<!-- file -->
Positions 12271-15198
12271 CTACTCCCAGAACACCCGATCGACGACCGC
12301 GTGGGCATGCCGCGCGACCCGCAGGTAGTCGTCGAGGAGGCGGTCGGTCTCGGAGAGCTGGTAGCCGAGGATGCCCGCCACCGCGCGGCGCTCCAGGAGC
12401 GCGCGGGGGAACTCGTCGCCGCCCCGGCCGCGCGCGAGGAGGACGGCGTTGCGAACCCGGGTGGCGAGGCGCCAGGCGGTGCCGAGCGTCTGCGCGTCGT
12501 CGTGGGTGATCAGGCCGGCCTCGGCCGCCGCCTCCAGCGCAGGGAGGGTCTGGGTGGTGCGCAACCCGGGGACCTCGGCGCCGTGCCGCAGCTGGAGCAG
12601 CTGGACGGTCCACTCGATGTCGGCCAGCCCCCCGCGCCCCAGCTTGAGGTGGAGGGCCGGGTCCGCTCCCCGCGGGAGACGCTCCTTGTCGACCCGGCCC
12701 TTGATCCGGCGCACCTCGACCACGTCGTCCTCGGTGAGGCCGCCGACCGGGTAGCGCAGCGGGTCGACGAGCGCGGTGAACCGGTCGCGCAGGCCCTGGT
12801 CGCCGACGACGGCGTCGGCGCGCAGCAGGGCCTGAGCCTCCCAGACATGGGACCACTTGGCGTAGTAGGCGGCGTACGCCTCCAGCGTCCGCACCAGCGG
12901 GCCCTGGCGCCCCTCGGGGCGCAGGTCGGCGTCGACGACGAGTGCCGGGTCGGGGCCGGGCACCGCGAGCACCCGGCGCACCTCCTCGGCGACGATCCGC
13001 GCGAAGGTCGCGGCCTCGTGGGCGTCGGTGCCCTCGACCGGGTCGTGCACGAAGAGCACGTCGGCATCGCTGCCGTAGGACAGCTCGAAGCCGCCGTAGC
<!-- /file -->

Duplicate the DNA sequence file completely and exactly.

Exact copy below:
Positions 12271-15198
12271 CTACTCCCAGAACACCCGATCGACGACCGC
12301 GTGGGCATGCCGCGCGACCCGCAGGTAGTCGTCGAGGAGGCGGTCGGTCTCGGAGAGCTGGTAGCCGAGGATGCCCGCCACCGCGCGGCGCTCCAGGAGC
12401 GCGCGGGGGAACTCGTCGCCGCCCCGGCCGCGCGCGAGGAGGACGGCGTTGCGAACCCGGGTGGCGAGGCGCCAGGCGGTGCCGAGCGTCTGCGCGTCGT
12501 CGTGGGTGATCAGGCCGGCCTCGGCCGCCGCCTCCAGCGCAGGGAGGGTCTGGGTGGTGCGCAACCCGGGGACCTCGGCGCCGTGCCGCAGCTGGAGCAG
12601 CTGGACGGTCCACTCGATGTCGGCCAGCCCCCCGCGCCCCAGCTTGAGGTGGAGGGCCGGGTCCGCTCCCCGCGGGAGACGCTCCTTGTCGACCCGGCCC
12701 TTGATCCGGCGCACCTCGACCACGTCGTCCTCGGTGAGGCCGCCGACCGGGTAGCGCAGCGGGTCGACGAGCGCGGTGAACCGGTCGCGCAGGCCCTGGT
12801 CGCCGACGACGGCGTCGGCGCGCAGCAGGGCCTGAGCCTCCCAGACATGGGACCACTTGGCGTAGTAGGCGGCGTACGCCTCCAGCGTCCGCACCAGCGG
12901 GCCCTGGCGCCCCTCGGGGCGCAGGTCGGCGTCGACGACGAGTGCCGGGTCGGGGCCGGGCACCGCGAGCACCCGGCGCACCTCCTCGGCGACGATCCGC
13001 GCGAAGGTCGCGGCCTCGTGGGCGTCGGTGCCCTCGACCGGGTCGTGCACGAAGAGCACGTCGGCATCGCTGCCGTAGGACAGCTCGAAGCCGCCGTAGC